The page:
Fixing the Brittleness Problem with GUI Tests


One common complaint about test automation is that it’s too brittle. Small changes in the system can cause lots of rework during the automated checks. In this article, Clint Hoagland shows a way to fix “the brittleness problem” by using the right abstractions in your automation design.

My team started using UI test automation around 2010. Like most software development projects—and make no mistake, a test automation project is a software development project—we started out with a less-than-optimal design. Maintaining that automation suite over the past few years taught us a few things about improving that design; when working on new test automation projects, I apply those lessons and things go more smoothly. In this article, I’ll show you how our scripts started out, how they ended up, and how we got there.

Starting Out: Our Script Is a List of Steps
Consider the following example test script, written in English. If you are experienced with scripting, imagine that this script is written in your favorite scripting language:

CHECK: Users Can View Their Current Balance
Open your browser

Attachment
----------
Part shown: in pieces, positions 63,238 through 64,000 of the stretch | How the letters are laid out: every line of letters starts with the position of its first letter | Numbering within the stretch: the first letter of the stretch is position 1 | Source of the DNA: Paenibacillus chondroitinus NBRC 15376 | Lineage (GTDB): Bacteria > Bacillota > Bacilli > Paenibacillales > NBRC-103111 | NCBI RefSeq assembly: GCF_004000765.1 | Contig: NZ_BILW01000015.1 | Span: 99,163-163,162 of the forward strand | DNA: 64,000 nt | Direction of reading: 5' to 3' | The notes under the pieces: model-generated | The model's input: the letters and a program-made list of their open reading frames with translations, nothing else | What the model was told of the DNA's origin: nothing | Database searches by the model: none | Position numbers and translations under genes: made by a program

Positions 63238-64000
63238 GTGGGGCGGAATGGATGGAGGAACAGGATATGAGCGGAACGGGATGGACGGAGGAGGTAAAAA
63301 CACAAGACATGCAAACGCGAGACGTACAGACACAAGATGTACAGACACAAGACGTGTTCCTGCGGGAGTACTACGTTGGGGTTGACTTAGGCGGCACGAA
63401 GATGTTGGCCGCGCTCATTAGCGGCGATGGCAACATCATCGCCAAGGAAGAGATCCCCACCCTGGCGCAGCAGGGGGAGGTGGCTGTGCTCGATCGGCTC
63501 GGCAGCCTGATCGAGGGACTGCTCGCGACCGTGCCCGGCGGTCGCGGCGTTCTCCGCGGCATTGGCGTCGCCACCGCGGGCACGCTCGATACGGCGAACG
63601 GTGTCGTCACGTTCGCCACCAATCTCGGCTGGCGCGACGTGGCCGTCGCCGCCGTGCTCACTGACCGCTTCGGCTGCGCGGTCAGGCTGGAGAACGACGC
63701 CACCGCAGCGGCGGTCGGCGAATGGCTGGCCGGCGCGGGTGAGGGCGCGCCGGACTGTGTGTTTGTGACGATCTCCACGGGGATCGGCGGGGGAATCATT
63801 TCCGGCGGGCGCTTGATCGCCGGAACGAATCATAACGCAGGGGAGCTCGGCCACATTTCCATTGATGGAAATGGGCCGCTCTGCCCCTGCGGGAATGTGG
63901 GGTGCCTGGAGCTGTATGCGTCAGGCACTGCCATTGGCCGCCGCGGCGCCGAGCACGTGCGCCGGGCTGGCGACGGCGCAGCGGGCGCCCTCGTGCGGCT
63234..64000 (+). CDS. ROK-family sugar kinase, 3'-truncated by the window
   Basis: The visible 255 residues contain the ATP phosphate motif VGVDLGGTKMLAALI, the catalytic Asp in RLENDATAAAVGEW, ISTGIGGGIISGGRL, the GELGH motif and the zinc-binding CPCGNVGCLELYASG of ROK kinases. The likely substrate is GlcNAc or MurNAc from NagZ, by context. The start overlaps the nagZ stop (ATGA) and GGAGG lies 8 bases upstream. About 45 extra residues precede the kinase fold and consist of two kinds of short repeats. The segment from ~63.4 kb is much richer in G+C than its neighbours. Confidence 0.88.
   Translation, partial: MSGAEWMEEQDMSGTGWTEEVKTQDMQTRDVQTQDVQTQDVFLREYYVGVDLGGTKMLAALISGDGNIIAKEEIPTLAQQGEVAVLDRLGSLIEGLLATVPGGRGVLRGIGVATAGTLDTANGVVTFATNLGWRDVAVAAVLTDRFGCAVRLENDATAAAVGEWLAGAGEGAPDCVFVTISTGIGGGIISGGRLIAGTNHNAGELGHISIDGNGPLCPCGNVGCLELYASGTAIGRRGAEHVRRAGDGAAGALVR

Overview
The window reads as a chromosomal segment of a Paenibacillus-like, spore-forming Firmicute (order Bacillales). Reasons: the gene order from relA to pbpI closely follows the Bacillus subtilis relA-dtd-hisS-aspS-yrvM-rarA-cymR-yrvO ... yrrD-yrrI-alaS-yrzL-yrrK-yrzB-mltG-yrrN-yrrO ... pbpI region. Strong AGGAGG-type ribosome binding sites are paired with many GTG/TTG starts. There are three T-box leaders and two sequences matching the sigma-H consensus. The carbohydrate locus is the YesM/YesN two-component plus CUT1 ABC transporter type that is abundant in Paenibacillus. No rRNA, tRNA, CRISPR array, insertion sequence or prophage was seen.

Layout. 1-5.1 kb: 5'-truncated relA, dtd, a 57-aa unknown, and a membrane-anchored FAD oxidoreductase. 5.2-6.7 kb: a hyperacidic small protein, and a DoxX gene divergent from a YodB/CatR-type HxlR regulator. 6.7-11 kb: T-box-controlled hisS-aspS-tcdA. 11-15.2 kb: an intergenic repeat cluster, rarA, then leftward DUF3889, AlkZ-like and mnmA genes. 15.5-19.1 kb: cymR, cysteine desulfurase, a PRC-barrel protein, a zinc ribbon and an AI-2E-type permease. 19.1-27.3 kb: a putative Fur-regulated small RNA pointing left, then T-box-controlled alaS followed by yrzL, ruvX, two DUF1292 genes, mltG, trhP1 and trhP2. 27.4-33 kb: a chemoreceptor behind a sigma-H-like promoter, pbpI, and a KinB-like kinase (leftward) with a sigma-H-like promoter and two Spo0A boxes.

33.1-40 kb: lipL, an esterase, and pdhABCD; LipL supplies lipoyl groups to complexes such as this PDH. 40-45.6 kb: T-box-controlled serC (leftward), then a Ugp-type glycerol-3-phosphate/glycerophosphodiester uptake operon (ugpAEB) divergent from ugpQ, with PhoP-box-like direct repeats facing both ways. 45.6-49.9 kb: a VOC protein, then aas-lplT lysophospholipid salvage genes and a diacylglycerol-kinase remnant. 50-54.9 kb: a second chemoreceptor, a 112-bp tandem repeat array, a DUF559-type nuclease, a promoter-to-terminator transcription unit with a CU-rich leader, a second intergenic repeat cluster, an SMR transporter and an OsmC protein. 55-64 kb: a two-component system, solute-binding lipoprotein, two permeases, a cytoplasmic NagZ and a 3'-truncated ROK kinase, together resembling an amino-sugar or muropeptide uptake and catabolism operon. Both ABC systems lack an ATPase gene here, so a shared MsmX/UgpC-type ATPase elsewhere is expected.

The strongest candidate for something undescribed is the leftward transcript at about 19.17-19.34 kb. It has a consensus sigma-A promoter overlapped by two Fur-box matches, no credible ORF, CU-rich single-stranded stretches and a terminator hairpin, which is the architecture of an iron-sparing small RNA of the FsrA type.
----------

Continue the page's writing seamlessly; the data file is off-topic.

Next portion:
Navigate to
In the field called “Username” enter “bank_test_account_1”
In the field called “password” enter “password1”
Click the button called “Login”
In the dropdown called “Choose a security question:” choose “What is your mother’s middle name?”
In the field called “Answer:” enter “Anne”
Click the button called “Continue”
Click the link called “My balance”
The value “1234.56” should be shown next to the label “Current balance:”

While this is a pretty simple script (for brevity’s sake), it exhibits a serious problem: it’s brittle. An automation suite is said to be brittle if it is hard to maintain. For example, there might be changes in the interface (“Login” becomes “Sign Me In!”), which means you have to fix 500 scripts in 500 places.

Brittleness will kill an automation suite. It’s all over as soon as someone says “We shouldn’t make that change; fixing the scripts will take too much time.” Automation should speed development up, not slow it down.

Luckily, this is a solvable problem. By using the right abstractions, we can minimize rework and fix the brittleness problem.

What Do We Mean By “Abstractions?”
An abstraction hides the details of how work is performed. We use abstractions to make our intentions more clear, to make our code less confusing, and, most importantly, to minimize duplication in our code. Duplication equals brittleness, which equals rework, which equals a dead, abandoned automation suite.